Place the numbers 1-9 once in each row, column and 3x3 bold-lined box of the grid. This is the standard sudoku rule.
A number appears at the end of each row and column in the grid. This number tells you the sum of the digits placed between the 1 and 9 in that row or column.
Here is an example sandwich sudoku:
So there is one key extra rule that distinguishes between sandwich sudoku and standard sudoku: the numbers around the grid. In a 6x6 puzzle, these numbers indicate the sum of the digits between the 1 and 6 in each row and column. In a 9x9 sandwich, they indicate the sum of the numbers between the 1-9. For instance, a total of 0 means that the two digits (1 and 6 or 1 and 9 as relevant) are adjacent to each other, whilst a sum of 4 means that the order in a 9x9 puzzle must be 149 or 941 somewhere in the row or column. That's because a total of 4 can only be made in one way, the single digit 4 (we can't use 1+3 as the 1 is reserved for the outside of the sandwich and of course 2+2 involves repetition). Where things can get particularly interesting is with numbers that can be made with different lengths of sum, for instance 11 could perhaps be 2+3+6 or 7+4.
If you would like a visual explanation of the rules, here is a video outlining the sandwich sudoku rules as explained above:
Play A Sample Sandwich Sudoku Puzzle
If you'd like to have a go at solving sandwich sudoku, we have two options for you:
Play a sample 6x6 sandwich sudoku - this is recommended if you've never played sandwich sudoku before as it will introduce you to how the puzzle works whilst being quicker and simpler to solve.
If you enjoy this puzzle type, you can join our online Puzzle Connoisseur's Club for £12 or $17 a year and play a new Sandwich Sudoku Puzzle puzzle every day of the year, together with many other fun and interesting logic puzzles.
Strategy and Solving Tips for Sandwich Sudoku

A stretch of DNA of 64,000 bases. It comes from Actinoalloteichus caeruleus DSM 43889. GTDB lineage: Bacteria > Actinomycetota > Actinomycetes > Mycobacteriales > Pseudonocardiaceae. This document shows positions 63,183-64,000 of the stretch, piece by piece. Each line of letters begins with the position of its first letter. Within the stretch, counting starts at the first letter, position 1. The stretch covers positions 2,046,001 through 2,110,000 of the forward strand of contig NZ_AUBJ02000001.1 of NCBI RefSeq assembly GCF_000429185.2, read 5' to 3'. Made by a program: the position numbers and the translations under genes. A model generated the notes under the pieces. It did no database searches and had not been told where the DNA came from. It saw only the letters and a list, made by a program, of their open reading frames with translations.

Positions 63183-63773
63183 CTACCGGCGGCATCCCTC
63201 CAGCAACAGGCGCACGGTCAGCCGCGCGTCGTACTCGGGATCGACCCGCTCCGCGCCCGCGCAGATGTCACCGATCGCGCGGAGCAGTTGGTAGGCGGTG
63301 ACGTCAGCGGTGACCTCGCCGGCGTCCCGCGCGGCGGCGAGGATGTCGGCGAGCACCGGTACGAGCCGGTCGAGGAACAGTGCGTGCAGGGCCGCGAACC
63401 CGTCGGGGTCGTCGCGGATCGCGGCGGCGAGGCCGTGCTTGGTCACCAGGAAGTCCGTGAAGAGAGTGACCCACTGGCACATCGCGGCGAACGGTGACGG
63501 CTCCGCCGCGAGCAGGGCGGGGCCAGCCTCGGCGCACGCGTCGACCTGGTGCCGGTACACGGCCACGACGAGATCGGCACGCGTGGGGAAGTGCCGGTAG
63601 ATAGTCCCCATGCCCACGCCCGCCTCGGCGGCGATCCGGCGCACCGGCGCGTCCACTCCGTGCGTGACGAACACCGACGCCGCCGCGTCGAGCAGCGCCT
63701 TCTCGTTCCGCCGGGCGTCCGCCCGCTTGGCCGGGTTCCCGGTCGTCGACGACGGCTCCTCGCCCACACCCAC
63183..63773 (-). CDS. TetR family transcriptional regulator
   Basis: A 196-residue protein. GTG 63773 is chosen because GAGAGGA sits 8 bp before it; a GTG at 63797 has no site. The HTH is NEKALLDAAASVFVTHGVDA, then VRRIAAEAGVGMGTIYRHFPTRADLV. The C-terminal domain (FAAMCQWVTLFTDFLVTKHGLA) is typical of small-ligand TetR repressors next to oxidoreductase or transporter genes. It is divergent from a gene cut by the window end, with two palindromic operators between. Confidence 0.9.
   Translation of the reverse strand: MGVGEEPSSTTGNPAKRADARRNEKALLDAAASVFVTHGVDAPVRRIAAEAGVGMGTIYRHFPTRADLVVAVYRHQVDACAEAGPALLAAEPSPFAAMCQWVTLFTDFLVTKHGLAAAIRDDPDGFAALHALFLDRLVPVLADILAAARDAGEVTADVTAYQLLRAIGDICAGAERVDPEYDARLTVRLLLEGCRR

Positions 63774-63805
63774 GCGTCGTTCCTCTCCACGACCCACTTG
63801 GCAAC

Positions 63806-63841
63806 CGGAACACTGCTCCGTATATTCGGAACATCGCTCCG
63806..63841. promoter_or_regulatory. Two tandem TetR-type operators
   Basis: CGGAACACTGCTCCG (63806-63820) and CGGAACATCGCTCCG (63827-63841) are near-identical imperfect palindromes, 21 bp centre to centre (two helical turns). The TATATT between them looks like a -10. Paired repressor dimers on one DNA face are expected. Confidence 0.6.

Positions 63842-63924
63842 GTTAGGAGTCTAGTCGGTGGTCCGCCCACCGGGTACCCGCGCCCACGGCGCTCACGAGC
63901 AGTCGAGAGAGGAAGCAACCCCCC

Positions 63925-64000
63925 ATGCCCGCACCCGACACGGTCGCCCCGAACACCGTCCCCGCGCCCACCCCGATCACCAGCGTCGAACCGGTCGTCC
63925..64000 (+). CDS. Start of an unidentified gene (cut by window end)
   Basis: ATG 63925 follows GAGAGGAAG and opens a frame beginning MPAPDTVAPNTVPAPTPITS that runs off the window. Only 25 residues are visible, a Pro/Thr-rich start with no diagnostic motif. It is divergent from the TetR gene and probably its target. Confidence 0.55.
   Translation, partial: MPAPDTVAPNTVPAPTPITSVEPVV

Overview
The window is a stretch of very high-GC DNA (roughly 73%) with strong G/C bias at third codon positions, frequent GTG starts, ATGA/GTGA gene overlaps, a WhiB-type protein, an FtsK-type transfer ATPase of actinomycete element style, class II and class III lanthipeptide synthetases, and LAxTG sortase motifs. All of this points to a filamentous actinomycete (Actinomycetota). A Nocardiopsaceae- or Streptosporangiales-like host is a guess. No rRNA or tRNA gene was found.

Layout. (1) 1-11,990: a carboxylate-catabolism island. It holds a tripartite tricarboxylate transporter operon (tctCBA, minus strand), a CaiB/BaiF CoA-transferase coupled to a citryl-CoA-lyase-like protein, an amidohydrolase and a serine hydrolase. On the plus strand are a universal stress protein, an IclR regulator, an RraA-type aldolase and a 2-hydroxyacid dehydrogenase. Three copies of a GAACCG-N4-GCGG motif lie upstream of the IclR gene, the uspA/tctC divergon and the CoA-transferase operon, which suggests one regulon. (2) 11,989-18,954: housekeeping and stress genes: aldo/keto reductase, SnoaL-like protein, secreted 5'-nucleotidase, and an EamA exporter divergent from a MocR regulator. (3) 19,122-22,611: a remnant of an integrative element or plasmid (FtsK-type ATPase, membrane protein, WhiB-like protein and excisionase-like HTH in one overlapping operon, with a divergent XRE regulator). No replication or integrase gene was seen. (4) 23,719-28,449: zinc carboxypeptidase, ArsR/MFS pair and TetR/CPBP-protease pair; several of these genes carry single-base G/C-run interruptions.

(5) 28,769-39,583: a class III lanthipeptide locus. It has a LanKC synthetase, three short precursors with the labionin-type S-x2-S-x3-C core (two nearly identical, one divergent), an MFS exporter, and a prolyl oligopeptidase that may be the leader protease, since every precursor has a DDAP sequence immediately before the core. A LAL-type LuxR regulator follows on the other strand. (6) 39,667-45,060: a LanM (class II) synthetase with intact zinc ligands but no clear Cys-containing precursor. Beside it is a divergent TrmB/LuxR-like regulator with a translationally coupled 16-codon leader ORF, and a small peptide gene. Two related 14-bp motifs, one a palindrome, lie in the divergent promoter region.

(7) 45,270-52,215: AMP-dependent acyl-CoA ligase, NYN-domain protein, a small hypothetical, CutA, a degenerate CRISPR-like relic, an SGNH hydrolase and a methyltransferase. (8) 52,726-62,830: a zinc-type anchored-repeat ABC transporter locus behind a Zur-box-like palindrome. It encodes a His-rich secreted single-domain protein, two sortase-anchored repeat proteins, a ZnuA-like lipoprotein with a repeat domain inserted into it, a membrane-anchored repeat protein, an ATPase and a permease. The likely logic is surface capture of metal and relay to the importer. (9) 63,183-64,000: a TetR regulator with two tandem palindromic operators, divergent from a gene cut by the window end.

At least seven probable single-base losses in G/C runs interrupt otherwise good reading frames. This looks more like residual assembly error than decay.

All our sandwich sudoku puzzles can be solved using logic, and have a single, unique solution. No guessing is ever required, just careful thinking. Here are some strategy tips:
When you start solving a sandwich sudoku, it is useful to look at each row and column and try to work out where the 1 and 9 (or 1 and 6 in a 6x6 puzzle) can be placed. You may find it useful to mark squares that cannot contain the high and low digits in some way, for instance with the online player you can mark a square red by highlighting the square then pressing the red colour box. Press the same colour again to turn the square white again. By working out which squares can and cannot contain the 1 and 9 in each row and column, you will gradually be able to make deductions.
In a 9x9 grid, the greatest total around the outside that is possible is 35, because that's the sum of the digits 2 through to 8. Now look at column one of the example grid at the top of this page (which is the 9x9 sample puzzle you can play via the link above). Since 35 must be made from seven squares, and we have nine in any row or column, then we know that the 1 and 9 must be placed in the first and last squares in the column, and thus we can pencilmark those with 1 and 9 accordingly, and mark the rest of the column in red to indicate it can't contain 1 and 9, like this:
Remember that since the number outside a row or column is the total between the 1 and 9 in that region, then the squares outside of the 1 and 9 must sum to 45 minus that number. For instance, trivially in the grid above, since we know the red squares sum to 35, then the squares containing 1 and 9 must sum to 10 (45-10). However, where this becomes useful is when we know where the 1 and 9 are in a region that doesn't use every square in a row or column, and we can therefore use it to restrict the value of digits outside the 1 and 9 sandwich region.
For instance, look at the grid position below, where we have placed the 1 in row six of the grid. We have also marked the squares outside of the 1 and 9 sandwich in green:
Now, we know that the digits between 1 and 9 sum to 11. And 1 and 9 sum to 10. So the four green squares outside the sandwich region sum to 45-11-10 = 24. From four squares, and without being able to use 1 and 9 which must form the bread of the sandwich, there are only two ways to do this: 3,6,7,8 and 4,5,7,8, which we have pencilmarked accordingly in the grid above.
If you'd like to watch a video-solve of the example 6x6 sandwich sudoku puzzle, then you can do so here: